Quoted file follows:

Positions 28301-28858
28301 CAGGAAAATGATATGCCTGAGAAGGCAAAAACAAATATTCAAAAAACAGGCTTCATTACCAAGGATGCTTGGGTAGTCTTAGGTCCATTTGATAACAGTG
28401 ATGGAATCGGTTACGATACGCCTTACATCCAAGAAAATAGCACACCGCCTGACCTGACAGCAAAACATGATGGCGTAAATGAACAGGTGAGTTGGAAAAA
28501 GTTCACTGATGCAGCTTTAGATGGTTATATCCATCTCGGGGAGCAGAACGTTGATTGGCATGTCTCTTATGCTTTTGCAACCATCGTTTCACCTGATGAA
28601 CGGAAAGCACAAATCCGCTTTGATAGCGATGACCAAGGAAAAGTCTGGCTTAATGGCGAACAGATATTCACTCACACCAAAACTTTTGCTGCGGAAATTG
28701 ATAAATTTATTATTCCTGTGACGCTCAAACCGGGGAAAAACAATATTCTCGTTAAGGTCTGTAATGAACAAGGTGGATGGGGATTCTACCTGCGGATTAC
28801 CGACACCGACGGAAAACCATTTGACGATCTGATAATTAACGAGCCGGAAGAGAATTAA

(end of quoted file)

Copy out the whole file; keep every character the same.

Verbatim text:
Positions 28301-28858
28301 CAGGAAAATGATATGCCTGAGAAGGCAAAAACAAATATTCAAAAAACAGGCTTCATTACCAAGGATGCTTGGGTAGTCTTAGGTCCATTTGATAACAGTG
28401 ATGGAATCGGTTACGATACGCCTTACATCCAAGAAAATAGCACACCGCCTGACCTGACAGCAAAACATGATGGCGTAAATGAACAGGTGAGTTGGAAAAA
28501 GTTCACTGATGCAGCTTTAGATGGTTATATCCATCTCGGGGAGCAGAACGTTGATTGGCATGTCTCTTATGCTTTTGCAACCATCGTTTCACCTGATGAA
28601 CGGAAAGCACAAATCCGCTTTGATAGCGATGACCAAGGAAAAGTCTGGCTTAATGGCGAACAGATATTCACTCACACCAAAACTTTTGCTGCGGAAATTG
28701 ATAAATTTATTATTCCTGTGACGCTCAAACCGGGGAAAAACAATATTCTCGTTAAGGTCTGTAATGAACAAGGTGGATGGGGATTCTACCTGCGGATTAC
28801 CGACACCGACGGAAAACCATTTGACGATCTGATAATTAACGAGCCGGAAGAGAATTAA